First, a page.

Washington is seeing $300 to $400 less in his paycheck each week, stung especially hard by fewer pickups at airports, formerly busy stops on his routes.
Once-fertile Manhattan has emptied of much of its activity with many office workers doing their jobs from home. Last week, State Comptroller Thomas DiNapoli warned that half of the borough’s restaurants — major carting industry customers — may not survive.
Washington at least has kept his job.
At one point, Royal Waste laid off 60 to 70 drivers, according to Washington. It has since rehired about 50 of them, he said. Royal Waste received up to $10 million in federal Paycheck Protection Program aid for 401 employees, federal records show.
Royal Waste did not respond to requests for comment.
The pandemic and the subsequent decrease in commercial trash pickups has spurred massive layoffs throughout the private carting industry, said Sean Campbell, the president of the Teamsters Local Union 813, which represents some workers.
“This pandemic has gotten to the best of us. I don’t care who you are, what your financial status was or is, if you’re in need you’re in need, you know?” Campbell told THE CITY on a recent Saturday morning outside the union’s offices in Long Island City.
Local 813 was hosting its second relief event for workers since August, distributing boxes of food, containing hot dogs, milk, and yogurt, along with $100 gift cards provided by ALIGN NY, an environmental and labor nonprofit organization.
“None of us [had] foreseen this coming. We have families that rely upon us and one day everything was going along well — you’re paying your mortgage, you’re paying your car. You’re able to provide and put groceries on the table, and with the flick of a switch all of that came to a halt,” Campbell added.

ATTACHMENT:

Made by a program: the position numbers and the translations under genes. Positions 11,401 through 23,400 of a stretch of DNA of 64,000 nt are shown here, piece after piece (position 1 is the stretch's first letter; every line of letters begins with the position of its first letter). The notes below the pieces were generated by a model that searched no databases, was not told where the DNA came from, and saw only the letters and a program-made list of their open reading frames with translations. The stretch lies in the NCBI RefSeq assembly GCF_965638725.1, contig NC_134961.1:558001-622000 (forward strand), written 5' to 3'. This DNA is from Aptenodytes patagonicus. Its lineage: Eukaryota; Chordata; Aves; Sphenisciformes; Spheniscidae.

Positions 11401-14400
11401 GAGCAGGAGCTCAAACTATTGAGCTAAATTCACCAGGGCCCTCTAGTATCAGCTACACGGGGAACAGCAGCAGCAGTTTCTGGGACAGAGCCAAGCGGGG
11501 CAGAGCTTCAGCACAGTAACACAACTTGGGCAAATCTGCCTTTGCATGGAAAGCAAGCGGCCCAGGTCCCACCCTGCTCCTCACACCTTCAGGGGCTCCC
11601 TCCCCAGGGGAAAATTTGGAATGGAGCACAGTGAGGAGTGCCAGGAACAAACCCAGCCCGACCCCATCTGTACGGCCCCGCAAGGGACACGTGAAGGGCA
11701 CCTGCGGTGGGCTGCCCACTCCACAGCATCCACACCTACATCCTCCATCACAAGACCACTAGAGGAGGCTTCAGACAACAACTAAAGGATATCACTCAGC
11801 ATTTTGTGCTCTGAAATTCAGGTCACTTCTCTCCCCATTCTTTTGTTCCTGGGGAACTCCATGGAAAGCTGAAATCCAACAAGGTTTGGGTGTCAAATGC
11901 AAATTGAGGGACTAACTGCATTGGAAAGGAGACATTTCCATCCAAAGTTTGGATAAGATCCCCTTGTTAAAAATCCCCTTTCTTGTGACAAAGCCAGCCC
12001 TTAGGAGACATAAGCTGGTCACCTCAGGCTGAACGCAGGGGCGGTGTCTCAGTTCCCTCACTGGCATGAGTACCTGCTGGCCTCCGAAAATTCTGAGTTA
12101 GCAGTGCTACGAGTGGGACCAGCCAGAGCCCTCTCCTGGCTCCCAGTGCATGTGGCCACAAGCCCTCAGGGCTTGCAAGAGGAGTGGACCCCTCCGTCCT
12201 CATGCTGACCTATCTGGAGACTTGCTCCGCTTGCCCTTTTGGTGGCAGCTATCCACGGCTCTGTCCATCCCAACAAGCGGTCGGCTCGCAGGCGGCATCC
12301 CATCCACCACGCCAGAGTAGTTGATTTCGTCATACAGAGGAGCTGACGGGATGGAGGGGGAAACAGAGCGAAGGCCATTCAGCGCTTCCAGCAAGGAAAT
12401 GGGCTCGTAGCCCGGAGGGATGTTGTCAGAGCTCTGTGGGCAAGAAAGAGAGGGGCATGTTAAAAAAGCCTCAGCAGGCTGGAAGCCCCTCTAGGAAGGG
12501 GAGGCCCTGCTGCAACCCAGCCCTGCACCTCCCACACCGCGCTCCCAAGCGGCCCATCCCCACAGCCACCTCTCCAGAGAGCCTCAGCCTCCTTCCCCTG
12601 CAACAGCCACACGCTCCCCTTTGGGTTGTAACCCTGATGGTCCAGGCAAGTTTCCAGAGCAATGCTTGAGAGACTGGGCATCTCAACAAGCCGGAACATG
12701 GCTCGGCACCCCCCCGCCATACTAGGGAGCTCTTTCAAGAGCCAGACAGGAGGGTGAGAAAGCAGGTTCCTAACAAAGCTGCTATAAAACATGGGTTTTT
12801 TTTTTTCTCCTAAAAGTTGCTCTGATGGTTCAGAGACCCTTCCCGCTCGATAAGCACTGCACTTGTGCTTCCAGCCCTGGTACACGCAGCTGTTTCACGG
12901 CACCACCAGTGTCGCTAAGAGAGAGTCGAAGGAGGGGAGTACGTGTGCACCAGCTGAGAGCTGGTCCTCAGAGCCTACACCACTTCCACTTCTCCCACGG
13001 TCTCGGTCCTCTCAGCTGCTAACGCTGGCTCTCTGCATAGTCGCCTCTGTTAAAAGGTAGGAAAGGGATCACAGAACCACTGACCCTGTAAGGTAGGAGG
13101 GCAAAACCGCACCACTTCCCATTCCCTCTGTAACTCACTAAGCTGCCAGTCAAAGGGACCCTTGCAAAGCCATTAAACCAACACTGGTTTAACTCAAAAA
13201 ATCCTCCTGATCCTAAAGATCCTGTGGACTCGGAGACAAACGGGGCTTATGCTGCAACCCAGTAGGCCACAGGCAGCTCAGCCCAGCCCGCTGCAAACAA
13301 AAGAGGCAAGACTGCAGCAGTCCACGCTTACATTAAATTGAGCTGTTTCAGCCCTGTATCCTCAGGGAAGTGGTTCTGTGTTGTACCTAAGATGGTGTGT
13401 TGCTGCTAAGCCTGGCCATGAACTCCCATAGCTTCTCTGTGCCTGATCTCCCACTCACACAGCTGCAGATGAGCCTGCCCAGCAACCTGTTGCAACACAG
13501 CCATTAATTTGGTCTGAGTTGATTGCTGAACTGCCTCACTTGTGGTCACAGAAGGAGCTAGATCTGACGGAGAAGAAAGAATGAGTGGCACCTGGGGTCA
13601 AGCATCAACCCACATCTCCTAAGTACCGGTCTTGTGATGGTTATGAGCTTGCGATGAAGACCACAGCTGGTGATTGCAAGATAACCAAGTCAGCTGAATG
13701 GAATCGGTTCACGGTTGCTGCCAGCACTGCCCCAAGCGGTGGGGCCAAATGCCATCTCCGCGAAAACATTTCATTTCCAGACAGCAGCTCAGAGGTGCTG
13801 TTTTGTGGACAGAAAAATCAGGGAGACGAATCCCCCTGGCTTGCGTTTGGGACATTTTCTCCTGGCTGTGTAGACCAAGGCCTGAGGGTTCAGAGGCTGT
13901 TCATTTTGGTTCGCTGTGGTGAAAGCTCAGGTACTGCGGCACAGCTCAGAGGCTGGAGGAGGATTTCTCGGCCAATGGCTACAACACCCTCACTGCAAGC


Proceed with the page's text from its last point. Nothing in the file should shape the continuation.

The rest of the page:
Layoffs Instead of Customers
Manhattan had largely been the focus of trash collection for Filco Carting, which before the outbreak serviced 5,000 customers throughout the city each night, said Josh Eisenstein, director of community outreach at the Brooklyn-based waste company.
But months later, nearly half of Filco’s Manhattan customers still haven’t returned.
“Due to the decrease of customers and waste, we did have to downsize somewhat,” Eisenstein said.
At the height of the lockdown, Filco laid off between 30% and 40% of its 65 employees. Slowly — and after receiving up to $2 million in PPP aid — the company has brought back some workers, but the company is still not at full capacity, Eisenstein said.
A former employee of one of the city’s largest waste companies, said the recycling outfit he worked for began laying workers off on a weekly basis starting in April until “the whole company is pretty much laid off.”
As restrictions imposed by the pandemic slowly began to lift in the late spring and into the summer, trash collection began to pick up again.
“I’ve seen a couple of the trucks out there but I was never called back to work,” said the former employee, who did not want to be named for fear of retaliation.